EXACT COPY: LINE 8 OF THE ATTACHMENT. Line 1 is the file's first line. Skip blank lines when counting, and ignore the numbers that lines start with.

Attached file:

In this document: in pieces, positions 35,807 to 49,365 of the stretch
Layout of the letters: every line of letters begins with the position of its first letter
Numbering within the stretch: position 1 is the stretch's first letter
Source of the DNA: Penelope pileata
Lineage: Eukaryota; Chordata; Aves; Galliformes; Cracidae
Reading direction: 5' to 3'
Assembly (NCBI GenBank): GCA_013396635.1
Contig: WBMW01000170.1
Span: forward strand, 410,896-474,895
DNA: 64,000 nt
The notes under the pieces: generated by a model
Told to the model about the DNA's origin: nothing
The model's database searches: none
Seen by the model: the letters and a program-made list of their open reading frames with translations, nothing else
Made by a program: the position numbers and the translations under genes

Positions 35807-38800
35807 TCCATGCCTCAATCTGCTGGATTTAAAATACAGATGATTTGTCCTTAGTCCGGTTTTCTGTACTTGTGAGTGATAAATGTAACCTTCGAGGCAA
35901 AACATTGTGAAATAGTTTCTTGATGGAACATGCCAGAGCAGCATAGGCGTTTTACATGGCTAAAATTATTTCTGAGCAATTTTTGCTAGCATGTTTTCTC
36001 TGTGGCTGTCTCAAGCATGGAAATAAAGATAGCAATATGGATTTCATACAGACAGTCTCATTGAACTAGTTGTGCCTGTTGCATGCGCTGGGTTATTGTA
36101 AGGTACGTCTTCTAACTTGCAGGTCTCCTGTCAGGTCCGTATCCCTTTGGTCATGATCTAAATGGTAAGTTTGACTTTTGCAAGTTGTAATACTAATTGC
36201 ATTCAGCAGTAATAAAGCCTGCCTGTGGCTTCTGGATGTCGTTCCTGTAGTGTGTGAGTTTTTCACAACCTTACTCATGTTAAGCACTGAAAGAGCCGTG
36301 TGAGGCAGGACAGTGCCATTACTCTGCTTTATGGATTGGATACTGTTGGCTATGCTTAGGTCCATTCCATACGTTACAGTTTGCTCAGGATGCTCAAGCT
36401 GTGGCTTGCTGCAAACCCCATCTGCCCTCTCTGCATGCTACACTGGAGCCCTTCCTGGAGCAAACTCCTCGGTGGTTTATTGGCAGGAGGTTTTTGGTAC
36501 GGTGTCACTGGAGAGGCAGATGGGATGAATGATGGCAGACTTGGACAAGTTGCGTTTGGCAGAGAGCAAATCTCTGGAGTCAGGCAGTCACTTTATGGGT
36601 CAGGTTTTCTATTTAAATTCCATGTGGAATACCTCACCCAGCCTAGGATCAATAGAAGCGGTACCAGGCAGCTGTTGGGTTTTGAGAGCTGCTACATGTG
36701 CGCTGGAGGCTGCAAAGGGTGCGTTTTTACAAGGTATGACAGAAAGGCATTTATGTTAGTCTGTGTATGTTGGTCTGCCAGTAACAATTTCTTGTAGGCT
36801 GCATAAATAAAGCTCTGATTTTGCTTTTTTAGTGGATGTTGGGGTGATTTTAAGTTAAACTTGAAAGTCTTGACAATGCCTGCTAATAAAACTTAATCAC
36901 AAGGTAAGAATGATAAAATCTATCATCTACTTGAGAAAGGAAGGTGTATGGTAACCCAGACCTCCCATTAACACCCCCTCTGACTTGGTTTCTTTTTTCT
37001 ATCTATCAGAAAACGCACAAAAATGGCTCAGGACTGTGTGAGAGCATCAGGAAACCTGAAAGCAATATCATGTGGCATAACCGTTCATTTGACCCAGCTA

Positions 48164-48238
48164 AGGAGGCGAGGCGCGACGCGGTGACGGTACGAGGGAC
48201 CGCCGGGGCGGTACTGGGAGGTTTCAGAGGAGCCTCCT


Contig: WBMW01000170.1